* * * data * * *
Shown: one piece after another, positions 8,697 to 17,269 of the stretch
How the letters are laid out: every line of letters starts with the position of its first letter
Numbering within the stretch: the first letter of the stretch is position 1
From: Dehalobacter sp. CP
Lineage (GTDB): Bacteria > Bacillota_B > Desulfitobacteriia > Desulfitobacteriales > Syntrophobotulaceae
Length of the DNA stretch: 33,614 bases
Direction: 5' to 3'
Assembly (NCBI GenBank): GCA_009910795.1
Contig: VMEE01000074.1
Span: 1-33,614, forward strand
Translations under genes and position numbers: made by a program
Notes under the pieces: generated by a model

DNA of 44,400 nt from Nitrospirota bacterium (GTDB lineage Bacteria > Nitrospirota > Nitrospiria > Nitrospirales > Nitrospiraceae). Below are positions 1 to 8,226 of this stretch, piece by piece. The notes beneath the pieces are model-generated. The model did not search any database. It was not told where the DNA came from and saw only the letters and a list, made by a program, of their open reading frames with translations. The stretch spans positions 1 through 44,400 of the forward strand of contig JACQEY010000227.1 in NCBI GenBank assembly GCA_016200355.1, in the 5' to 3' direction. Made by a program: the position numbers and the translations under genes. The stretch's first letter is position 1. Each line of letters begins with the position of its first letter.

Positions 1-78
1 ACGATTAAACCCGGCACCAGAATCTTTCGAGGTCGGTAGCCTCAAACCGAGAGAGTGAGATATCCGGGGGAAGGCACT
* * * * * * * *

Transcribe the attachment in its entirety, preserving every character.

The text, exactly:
Shown: one piece after another, positions 8,697 to 17,269 of the stretch
How the letters are laid out: every line of letters starts with the position of its first letter
Numbering within the stretch: the first letter of the stretch is position 1
From: Dehalobacter sp. CP
Lineage (GTDB): Bacteria > Bacillota_B > Desulfitobacteriia > Desulfitobacteriales > Syntrophobotulaceae
Length of the DNA stretch: 33,614 bases
Direction: 5' to 3'
Assembly (NCBI GenBank): GCA_009910795.1
Contig: VMEE01000074.1
Span: 1-33,614, forward strand
Translations under genes and position numbers: made by a program
Notes under the pieces: generated by a model

DNA of 44,400 nt from Nitrospirota bacterium (GTDB lineage Bacteria > Nitrospirota > Nitrospiria > Nitrospirales > Nitrospiraceae). Below are positions 1 to 8,226 of this stretch, piece by piece. The notes beneath the pieces are model-generated. The model did not search any database. It was not told where the DNA came from and saw only the letters and a list, made by a program, of their open reading frames with translations. The stretch spans positions 1 through 44,400 of the forward strand of contig JACQEY010000227.1 in NCBI GenBank assembly GCA_016200355.1, in the 5' to 3' direction. Made by a program: the position numbers and the translations under genes. The stretch's first letter is position 1. Each line of letters begins with the position of its first letter.

Positions 1-78
1 ACGATTAAACCCGGCACCAGAATCTTTCGAGGTCGGTAGCCTCAAACCGAGAGAGTGAGATATCCGGGGGAAGGCACT